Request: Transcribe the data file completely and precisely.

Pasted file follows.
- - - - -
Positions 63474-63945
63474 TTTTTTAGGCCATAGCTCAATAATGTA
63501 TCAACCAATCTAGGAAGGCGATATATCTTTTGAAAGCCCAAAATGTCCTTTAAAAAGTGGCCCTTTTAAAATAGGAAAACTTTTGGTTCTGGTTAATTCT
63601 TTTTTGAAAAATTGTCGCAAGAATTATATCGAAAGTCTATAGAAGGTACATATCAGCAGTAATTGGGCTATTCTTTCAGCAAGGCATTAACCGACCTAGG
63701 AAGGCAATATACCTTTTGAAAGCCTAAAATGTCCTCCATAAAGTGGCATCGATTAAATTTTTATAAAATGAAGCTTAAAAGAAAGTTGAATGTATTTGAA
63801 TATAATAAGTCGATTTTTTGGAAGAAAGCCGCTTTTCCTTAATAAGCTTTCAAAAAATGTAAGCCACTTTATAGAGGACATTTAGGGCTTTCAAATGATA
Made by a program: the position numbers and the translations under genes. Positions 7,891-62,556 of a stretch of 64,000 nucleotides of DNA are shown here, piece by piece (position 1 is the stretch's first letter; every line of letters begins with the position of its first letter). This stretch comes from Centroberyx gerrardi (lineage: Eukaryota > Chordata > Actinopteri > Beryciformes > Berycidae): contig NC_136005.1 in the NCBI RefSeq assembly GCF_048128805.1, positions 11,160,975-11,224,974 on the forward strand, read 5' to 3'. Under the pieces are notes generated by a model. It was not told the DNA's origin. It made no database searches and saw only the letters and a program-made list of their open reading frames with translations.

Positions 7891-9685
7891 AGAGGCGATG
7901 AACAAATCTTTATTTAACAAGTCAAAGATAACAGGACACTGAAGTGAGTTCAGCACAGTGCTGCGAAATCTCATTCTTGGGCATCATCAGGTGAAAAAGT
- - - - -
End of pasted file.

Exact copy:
Positions 63474-63945
63474 TTTTTTAGGCCATAGCTCAATAATGTA
63501 TCAACCAATCTAGGAAGGCGATATATCTTTTGAAAGCCCAAAATGTCCTTTAAAAAGTGGCCCTTTTAAAATAGGAAAACTTTTGGTTCTGGTTAATTCT
63601 TTTTTGAAAAATTGTCGCAAGAATTATATCGAAAGTCTATAGAAGGTACATATCAGCAGTAATTGGGCTATTCTTTCAGCAAGGCATTAACCGACCTAGG
63701 AAGGCAATATACCTTTTGAAAGCCTAAAATGTCCTCCATAAAGTGGCATCGATTAAATTTTTATAAAATGAAGCTTAAAAGAAAGTTGAATGTATTTGAA
63801 TATAATAAGTCGATTTTTTGGAAGAAAGCCGCTTTTCCTTAATAAGCTTTCAAAAAATGTAAGCCACTTTATAGAGGACATTTAGGGCTTTCAAATGATA
Made by a program: the position numbers and the translations under genes. Positions 7,891-62,556 of a stretch of 64,000 nucleotides of DNA are shown here, piece by piece (position 1 is the stretch's first letter; every line of letters begins with the position of its first letter). This stretch comes from Centroberyx gerrardi (lineage: Eukaryota > Chordata > Actinopteri > Beryciformes > Berycidae): contig NC_136005.1 in the NCBI RefSeq assembly GCF_048128805.1, positions 11,160,975-11,224,974 on the forward strand, read 5' to 3'. Under the pieces are notes generated by a model. It was not told the DNA's origin. It made no database searches and saw only the letters and a program-made list of their open reading frames with translations.

Positions 7891-9685
7891 AGAGGCGATG
7901 AACAAATCTTTATTTAACAAGTCAAAGATAACAGGACACTGAAGTGAGTTCAGCACAGTGCTGCGAAATCTCATTCTTGGGCATCATCAGGTGAAAAAGT